I am not one of these guys who thinks that if I survived childhood then kids today don’t need bicycle helmets. Just the same, it does seem to me that we have become over-protective. That’s especially true when it comes to nebulous threats. Do people really think that huge numbers of strangers are lurking in the shadows just waiting to abduct their children? The vast majority of the cases are child custody battles. So the over-concern of people about their children’s safety in this regard indicates that as a society, we are highly narcissistic. And often, this is used to abuse children and parents alike.
Take, for example, the case of Laura Browder. She is a Houston single mother and college student. She got a suddenly announced job interview. So she wasn’t able to get a babysitter for her two children — 6 year old daughter and 2 year old son. So she took them to the food court at the mall, where her interview was. She got them some food from McDonald’s, and proceeded with her interview — where she was 30 feet away. Well, someone apparently thought the children were crying, and so called the police. The children were taken into protective custody and Browder was arrested.
It all worked out in the end. Browder got out of jail and quickly got her kids back. I don’t know at this time whether the charges are dropped or whether they will be. Browder did get the job, but after all that, who knows? Job offers are rescinded all the time. But what does this say about our society that this is the way we “help” young single mothers who are trying to make something of their lives? We don’t go and check on the children and help out as we may. You know: it doesn’t take a village; it takes a police department.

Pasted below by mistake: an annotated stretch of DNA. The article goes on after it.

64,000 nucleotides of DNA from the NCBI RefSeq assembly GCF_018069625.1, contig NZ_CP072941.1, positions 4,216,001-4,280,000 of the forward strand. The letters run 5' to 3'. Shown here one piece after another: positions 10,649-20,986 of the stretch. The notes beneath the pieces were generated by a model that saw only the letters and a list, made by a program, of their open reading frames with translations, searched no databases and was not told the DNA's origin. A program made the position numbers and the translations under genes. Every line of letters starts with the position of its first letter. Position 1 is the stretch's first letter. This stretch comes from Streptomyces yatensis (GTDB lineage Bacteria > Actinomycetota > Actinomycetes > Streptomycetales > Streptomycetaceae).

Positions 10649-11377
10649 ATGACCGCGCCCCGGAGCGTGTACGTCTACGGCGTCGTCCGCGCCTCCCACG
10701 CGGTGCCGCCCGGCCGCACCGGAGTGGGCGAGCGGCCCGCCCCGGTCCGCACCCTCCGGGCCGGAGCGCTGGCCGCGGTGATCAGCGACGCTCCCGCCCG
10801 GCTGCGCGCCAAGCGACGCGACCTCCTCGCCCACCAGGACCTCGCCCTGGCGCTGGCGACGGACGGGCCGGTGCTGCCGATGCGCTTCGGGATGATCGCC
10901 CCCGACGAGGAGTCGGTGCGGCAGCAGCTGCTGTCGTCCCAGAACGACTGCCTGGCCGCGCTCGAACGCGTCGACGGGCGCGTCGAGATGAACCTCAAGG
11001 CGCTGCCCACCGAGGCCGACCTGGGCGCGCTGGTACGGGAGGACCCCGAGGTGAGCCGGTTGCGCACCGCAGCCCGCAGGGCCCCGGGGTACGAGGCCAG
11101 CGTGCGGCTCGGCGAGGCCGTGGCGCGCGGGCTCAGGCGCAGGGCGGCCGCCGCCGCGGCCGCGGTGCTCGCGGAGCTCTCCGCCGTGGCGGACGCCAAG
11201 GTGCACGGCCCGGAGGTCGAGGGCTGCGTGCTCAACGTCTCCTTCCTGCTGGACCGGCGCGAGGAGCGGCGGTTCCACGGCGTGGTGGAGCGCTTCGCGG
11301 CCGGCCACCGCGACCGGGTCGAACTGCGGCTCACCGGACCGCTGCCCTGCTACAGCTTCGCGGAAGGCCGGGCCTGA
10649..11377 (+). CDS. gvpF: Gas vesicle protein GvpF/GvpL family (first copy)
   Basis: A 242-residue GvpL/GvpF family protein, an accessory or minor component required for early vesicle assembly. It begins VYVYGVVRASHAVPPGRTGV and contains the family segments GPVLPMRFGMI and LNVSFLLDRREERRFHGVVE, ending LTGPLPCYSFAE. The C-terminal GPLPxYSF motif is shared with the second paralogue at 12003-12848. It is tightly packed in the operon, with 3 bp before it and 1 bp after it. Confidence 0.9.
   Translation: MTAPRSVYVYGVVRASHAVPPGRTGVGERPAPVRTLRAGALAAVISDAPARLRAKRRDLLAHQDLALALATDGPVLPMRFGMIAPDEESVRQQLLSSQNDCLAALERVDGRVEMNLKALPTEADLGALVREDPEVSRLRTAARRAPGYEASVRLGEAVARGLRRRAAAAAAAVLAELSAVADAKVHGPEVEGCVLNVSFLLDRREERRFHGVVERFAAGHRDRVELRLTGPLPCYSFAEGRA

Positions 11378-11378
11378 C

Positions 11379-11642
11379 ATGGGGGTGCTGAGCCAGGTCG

At the age of six, I used to walk a mile home from school with my friend George. So there were two (working) mothers who would now no doubt get arrested. Both of us could have had the excellent experience of being raised by literally dozens of foster parents. We seem to now live in a society that cares enough about the safety of children to punish both the children and their parents. But it doesn’t care enough to make their lives better. We can’t spend money on things like universal daycare. But we certainly have unlimited funds for policing and jailcare!
I see this all as the Ann Romney syndrome. Rich mothers are to be applauded for the “tough” choice of staying home and being intimately involved with their children’s lives. But poor mothers must be made to work — and in Laura Browder’s case, also go to college because she doesn’t want to be stuck in her current situation for the rest of her life. It would somehow be wrong to provide poor mothers with the same resources as rich mothers, even though the ultimate result is that rich children have far better lives than poor children.
Meritocracy, my ass!